OTD: Wiarton man invites public to Canada’s first Groundhog Day party

On today’s date in 1956, Wiarton, Ont.’s Mac Mackenzie published a press release inviting people to his town for what would become Canada’s first Groundhog Day party.

Although the tradition of using a groundhog to forecast the weather dates back to the 19th century, Mackenzie was only seeking an excuse to throw a party.

After a Toronto Star reporter arrived and asked about the groundhog’s whereabouts, Mackenzie threw his wife’s fur hat into the snow so the reporter could take a picture.

A 2015 story published by CBC News explains: “(The reporter) had to have a story. He couldn’t go back to Toronto without something. So we tossed a fur hat with a button on it into the snow. We said it was a groundhog, and the photo ran in the (Toronto) Star.”


Today’s Wiarton Willie Groundhog Day festival attracts major crowds to the town, which is located off Georgian Bay on the Bruce Peninsula.

In 1999, the festival became mired in a scandal as organizers discovered—only a few days before the big event—Willie had died during his winter hibernation. They put what they claimed to be Willie’s dead body, clutching a carrot, in a small casket with one-cent coins over his eyes.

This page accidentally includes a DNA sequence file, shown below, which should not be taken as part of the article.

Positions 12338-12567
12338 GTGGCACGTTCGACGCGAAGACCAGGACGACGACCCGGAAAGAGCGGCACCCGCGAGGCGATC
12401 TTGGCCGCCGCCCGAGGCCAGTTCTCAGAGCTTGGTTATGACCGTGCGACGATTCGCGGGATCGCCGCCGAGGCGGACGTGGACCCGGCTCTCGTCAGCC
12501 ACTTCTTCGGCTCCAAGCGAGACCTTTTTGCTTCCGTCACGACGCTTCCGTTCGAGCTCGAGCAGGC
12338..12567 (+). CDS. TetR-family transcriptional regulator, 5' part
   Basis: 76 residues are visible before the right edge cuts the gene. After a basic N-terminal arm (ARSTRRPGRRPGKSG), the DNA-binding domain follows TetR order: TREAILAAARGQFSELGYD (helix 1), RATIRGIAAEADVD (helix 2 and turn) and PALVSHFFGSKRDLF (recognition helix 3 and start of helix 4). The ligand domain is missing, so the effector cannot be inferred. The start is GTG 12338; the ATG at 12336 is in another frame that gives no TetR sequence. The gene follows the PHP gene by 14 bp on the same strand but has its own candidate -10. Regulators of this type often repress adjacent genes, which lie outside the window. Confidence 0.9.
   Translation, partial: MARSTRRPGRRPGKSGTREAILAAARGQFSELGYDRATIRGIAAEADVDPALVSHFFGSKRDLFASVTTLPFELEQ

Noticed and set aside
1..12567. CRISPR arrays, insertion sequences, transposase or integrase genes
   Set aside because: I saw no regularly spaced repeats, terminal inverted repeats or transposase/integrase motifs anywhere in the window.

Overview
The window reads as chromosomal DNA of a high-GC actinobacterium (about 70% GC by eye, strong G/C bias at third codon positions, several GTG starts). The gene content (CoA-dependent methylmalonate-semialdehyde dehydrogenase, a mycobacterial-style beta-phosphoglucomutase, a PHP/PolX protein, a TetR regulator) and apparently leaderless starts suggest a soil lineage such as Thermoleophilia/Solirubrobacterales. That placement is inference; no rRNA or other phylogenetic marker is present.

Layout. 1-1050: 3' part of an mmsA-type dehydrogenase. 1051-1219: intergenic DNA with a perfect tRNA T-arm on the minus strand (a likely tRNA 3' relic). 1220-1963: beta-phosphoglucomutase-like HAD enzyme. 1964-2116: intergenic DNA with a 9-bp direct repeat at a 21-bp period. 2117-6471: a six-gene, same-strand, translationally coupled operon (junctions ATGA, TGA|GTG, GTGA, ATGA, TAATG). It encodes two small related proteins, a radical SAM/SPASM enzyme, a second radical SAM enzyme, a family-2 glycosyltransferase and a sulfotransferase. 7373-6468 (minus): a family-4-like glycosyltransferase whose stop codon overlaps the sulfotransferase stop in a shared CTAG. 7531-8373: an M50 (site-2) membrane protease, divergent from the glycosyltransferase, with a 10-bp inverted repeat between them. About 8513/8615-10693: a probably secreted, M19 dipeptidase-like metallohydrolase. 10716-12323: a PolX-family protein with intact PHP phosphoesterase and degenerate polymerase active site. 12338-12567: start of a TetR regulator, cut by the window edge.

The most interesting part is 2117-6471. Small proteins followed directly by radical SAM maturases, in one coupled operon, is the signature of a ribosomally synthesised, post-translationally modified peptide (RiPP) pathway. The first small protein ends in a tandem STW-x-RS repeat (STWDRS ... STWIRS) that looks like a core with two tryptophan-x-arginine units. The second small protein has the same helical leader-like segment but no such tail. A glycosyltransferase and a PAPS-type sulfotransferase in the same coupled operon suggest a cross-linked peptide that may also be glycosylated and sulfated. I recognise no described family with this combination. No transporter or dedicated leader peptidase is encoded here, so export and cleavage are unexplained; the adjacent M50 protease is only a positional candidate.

The scandal erupted when it was discovered Willie’s body was so badly decomposed it could not be shown to the public; instead, organizers put a stuffed version in the casket.

For the next five years, a replacement, “Wee Willie,” fulfilled the role until he was replace by “Wee Willie 2.”


In 2013, Canada Post released four definitives depicting young animals, including the groundhog, that are indigenous to Canada.

Created by designers Monique Dufour and Sophie Lafortune, these stamps featured the same visual stylings of the series’ previous two editions: the animal’s image is set against a mostly white background with a hint of their natural habitat revealed.

“Animals stamps are always popular – and focusing on young animal brings in the cuteness factor that we hope gives both collectors and mailers a smile when they see these stamps,” said Danielle Trottier, then-manager of stamp design at Canada Post.

As in previous years, the four definitives (63-cent domestic; U.S.; international; and oversized mail rates) were issued in both booklets and coils, the latter of which included coils of four and 10 stamps.

The first-day cancellation was “Ancaster ON,” the location where the woodchucks on the domestic stamp were photographed.

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